> Fostering a work environment conducive for creativity and innovation
> Integrating creativity, business, and serving the greater good

Conference: 9:00-5:30

Conference includes:
> Experiential Breakout Sessions
> Compelling Thought Leader Panels
> Real-time Ideating/Crowdsourcing
> Facilitated Improvisation
> Arts and Business Services Auction
> Pioneering Thinkers and Facilitators

Speakers (see the website for biographies):
> Jennifer Abernethy, Americas first Sales Stylist™,
> Cherie Beck, master practitioner and trainer of Spiral Dynamics integral,
> Larry Blumsack, Founder of Zoka Institute,
> Mike Bonifer, author of GameChangers,
> Diane Cline, PhD, Over The Horizon Consulting,
> Jen Consalvo, co-founder of Shiny Heart Ventures,
> Frank Gruber, well-known for the blog SOMEWHAT FRANK,
> Stan Gryskiewicz, PhD, founded and currently leads Association for Managers of Innovation (AMI),
> Sam Horn, America's Intrigue Expert and creator of the POP! Process,
> Michelle James, Conference Chair and Master of Ceremonies,
> Jeff Klein, CEO of Cause Alliance Marketing®,
> Ira Koretsky, business storyteller and strategic messaging, The Chief Storyteller,
> Jennifer Lee, MA, CPCC, PCC, of Artizen Coaching,
> Michael Margolis, business storyteller and change strategist,
> Nick O'Neill, Founder of Social Times, Inc.,
> Brian Robertson, pioneer of Holacracy™,
> Paul Scheele, chairman of Natural Brilliance Productions,
> Russell Schoen, partner at New and Improved,
> Gail Taylor, Founder of TIA – The Integrated Approach™,
> Jesse Thomas, CEO and Founder of JESS3 – a creative interactive agency,
> Win Wenger, PhD, pioneer in the fields of creativity and creative method, founder of Project Renaissance,



Recently I was sent a YouTube link on Delta's Planeguage. I then tracked it down on Delta's blog and found this description.

So we’ve created  a series of animated videos we want to share with you. They’re called Planeguage (the language of traveling by plane). We hope you enjoy these videos and find some humor in these experiences that we’ve all shared.

While they are quite funny, Delta does not make an explicit connections, suggestions, comments, etc. about what to take away from any of the videos. Since Delta made six of these, its decision has to be purposeful. Even some of the comments echo the lack of clarity presented by the videos. With a little linking to flying behavior, what you can do as a frequent flyer, or what Delta can/could/should do, I think that these videos would have made a bigger impact.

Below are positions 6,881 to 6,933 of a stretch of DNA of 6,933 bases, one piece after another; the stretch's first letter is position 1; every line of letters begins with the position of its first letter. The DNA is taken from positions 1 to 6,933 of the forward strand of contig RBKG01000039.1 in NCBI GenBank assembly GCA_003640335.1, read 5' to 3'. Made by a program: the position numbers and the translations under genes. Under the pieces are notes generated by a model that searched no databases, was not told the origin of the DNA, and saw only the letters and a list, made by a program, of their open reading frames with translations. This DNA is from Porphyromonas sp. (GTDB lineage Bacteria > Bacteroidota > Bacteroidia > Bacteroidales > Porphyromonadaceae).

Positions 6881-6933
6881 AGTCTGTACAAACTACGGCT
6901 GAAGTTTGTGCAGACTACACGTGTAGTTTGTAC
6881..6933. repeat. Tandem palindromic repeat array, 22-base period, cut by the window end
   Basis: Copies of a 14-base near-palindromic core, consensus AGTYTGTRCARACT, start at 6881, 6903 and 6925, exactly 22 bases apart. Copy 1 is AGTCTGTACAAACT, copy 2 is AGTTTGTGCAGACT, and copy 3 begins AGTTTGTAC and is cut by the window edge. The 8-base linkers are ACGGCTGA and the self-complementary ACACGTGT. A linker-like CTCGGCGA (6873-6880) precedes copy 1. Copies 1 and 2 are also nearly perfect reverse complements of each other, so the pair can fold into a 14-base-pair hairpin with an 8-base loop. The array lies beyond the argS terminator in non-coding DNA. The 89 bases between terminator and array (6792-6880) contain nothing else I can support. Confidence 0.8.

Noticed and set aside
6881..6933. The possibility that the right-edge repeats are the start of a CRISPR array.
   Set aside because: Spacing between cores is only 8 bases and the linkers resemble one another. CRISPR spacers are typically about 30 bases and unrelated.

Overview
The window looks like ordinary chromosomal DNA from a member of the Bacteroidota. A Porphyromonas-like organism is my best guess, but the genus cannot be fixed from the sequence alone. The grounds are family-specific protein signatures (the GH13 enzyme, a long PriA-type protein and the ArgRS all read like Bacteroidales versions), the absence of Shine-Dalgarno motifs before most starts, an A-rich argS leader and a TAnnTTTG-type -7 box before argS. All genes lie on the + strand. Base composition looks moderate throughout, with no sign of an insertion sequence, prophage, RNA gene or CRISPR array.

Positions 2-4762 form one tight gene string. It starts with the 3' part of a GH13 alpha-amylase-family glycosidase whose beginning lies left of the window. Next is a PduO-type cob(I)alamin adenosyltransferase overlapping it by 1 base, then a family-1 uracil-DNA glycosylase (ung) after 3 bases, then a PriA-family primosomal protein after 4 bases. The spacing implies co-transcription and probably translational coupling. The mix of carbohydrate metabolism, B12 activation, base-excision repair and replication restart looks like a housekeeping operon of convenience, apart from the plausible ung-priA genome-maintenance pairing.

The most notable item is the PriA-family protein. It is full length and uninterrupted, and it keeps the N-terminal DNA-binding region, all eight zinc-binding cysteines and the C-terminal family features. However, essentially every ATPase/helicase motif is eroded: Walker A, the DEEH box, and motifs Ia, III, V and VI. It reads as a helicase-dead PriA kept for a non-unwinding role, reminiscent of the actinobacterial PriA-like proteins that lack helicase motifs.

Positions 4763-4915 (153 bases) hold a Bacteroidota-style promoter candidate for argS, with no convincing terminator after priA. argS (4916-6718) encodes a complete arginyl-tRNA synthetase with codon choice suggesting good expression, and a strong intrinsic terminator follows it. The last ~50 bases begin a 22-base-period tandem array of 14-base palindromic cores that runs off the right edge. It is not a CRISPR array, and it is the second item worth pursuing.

The first one was published in October of 2007 and the sixth one in January of 2008. You can find links to all of them below.

Additional Resources:
#1, Middleman 
#2, Lav dance
#3, Kidtastrophe 
#4, Shady Lady 
#5, Miracle on 34th Row 
#6, Domino 
- Delta's YouTube Planeguage site

Delta planeguage

From the recent July 2009 official press release from Merriam-Webster, nearly 100 new words have been added to its newest edition, the Merriam-Webster's Collegiate Dictionary, Eleventh Edition.

Hardworking word-lovers everywhere can now learn the meaning of the word staycation ("a vacation spent at home or nearby") along with nearly 100 other new words and senses added to Merriam-Webster's Collegiate Dictionary, Eleventh Edition. America's best-selling dictionary offers its new 2009 entries in its updated print edition and online at

Some of the words include: staycation, frenemy, carbon footprint, green-collar, earmark, locavore, naproxen, cardioprotective, neuroprotective, docusoap, fan fiction, vlog, webisode, memory foam, missalette, and zip line

It is interesting to note that some of these new words are derivatives of two words together. Examples include staycation (stay and vacation), frenemy (friend and enemy), and locavore (local and carnivore).

Got an idea for a new word, let them know. Who knows?

And drum roll please for the most pressing question…(go ahead, do the drum roll on your lap!)…when do the new words make it into your popular word processing software such as Microsoft Word?

Additional Resources:
Definitions for 25 of the 2009 words from Merriam-Webster
- Lake Superior State University 2009 Banished Words List blog entry (note, staycation was one of my favorites)
- Merriam-Webster's Press Release announcing new words
- "How does a word get into a Merriam-Webster dictionary?" from Merriam-Webster
- Submit your idea for a new word here
- Sample of words with definitions from 2008
- Sample of words with some definitions from the new 2006 word list
The American Dialect Society (word lists dating back to 1990)

Have you seen the new Evian "Water Babies" commercial? It's a highly creative and technically advanced piece of movie making. The producers used over 90 babies to make the commercial (view brief behind the scenes video).

The video went "viral" soon after launch. As of this blog, the views top 5.3 million. Several of the actor babies have Facebook pages. Tom has 728 friends, Anna has 583, and Vincent has 551. Evian has also created its own YouTube landing page.

The video is vibrant, light-hearted, on message (live young), entertaining, fast-paced, and is set to a classic song from Sugarhill Gang, Rapper’s Delight.

In 1998, Evian had its first babies commercial with a water ballet. You can find this on YouTube (personal note: why didn't Evian put this commercial up on its YouTube page along with others?)

Up until the new rap baby commercial, Evian brilliantly used water as the main character. The water takes on a life of its own.

Here are links to a variety of Evian commercials I found on YouTube:
- Water ballet with babies (1998)
- Water ballet with senior citizens (2000)
Rap babies (2009)
Workout Girl (Asian)
We Will Rock You 1 (part of a series) (in French)
We Will Rock You 2 (part of a series) (in French)
- There are plenty more on YouTube!